Increasing large wildfires over the western United States linked to diminishing sea ice in the Arctic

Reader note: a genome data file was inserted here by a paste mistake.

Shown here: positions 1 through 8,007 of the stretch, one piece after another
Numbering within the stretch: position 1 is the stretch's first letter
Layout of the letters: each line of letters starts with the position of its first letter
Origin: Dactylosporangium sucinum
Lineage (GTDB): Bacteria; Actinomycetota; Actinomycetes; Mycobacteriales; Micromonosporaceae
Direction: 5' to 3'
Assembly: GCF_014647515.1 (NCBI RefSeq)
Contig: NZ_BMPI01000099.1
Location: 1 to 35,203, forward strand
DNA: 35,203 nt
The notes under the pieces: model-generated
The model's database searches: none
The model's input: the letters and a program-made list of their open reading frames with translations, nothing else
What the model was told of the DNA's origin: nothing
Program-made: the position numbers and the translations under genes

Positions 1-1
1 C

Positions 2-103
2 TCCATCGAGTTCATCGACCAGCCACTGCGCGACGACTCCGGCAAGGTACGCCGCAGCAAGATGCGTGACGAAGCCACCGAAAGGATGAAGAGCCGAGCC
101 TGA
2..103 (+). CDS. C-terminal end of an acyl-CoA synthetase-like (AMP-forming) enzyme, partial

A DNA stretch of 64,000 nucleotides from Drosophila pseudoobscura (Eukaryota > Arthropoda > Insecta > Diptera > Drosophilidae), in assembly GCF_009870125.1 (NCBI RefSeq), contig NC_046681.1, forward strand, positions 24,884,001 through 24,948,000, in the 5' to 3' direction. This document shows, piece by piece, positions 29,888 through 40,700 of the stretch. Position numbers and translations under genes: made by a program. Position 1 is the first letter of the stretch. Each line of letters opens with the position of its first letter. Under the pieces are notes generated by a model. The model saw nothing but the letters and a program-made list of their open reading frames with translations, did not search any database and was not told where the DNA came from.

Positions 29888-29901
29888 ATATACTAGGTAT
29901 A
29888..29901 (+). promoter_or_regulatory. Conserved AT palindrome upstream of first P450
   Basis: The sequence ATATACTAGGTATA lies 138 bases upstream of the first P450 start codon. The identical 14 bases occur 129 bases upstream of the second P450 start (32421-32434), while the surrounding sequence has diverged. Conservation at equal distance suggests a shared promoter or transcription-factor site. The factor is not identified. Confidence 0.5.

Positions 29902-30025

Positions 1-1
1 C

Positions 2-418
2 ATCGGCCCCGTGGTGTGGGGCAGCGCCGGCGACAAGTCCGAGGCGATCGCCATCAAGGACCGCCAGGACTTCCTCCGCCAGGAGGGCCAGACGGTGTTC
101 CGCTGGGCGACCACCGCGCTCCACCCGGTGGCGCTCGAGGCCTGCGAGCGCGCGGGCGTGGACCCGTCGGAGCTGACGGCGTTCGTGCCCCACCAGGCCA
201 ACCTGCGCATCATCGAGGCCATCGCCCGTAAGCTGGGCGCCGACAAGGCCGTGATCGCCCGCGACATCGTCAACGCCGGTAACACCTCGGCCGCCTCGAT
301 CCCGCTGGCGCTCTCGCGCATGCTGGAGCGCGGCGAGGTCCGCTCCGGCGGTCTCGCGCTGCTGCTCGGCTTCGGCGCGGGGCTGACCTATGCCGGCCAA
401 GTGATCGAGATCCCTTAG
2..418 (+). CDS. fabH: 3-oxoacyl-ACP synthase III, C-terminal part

Abstract The compound nature of large wildfires in combination with complex physical and biophysical processes affecting variations in hydroclimate and fuel conditions makes it difficult to directly connect wildfire changes over fire-prone regions like the western United States (U.S.) with anthropogenic climate change. Here we show that increasing large wildfires during autumn over the western U.S. are fueled by more fire-favorable weather associated with declines in Arctic sea ice during preceding months on both interannual and interdecadal time scales. Our analysis (based on observations, climate model sensitivity experiments, and a multi-model ensemble of climate simulations) demonstrates and explains the Arctic-driven teleconnection through regional circulation changes with the poleward-shifted polar jet stream and enhanced fire-favorable surface weather conditions. The fire weather changes driven by declining Arctic sea ice during the past four decades are of similar magnitude to other leading modes of climate variability such as the El Niño-Southern Oscillation that also influence fire weather in the western U.S.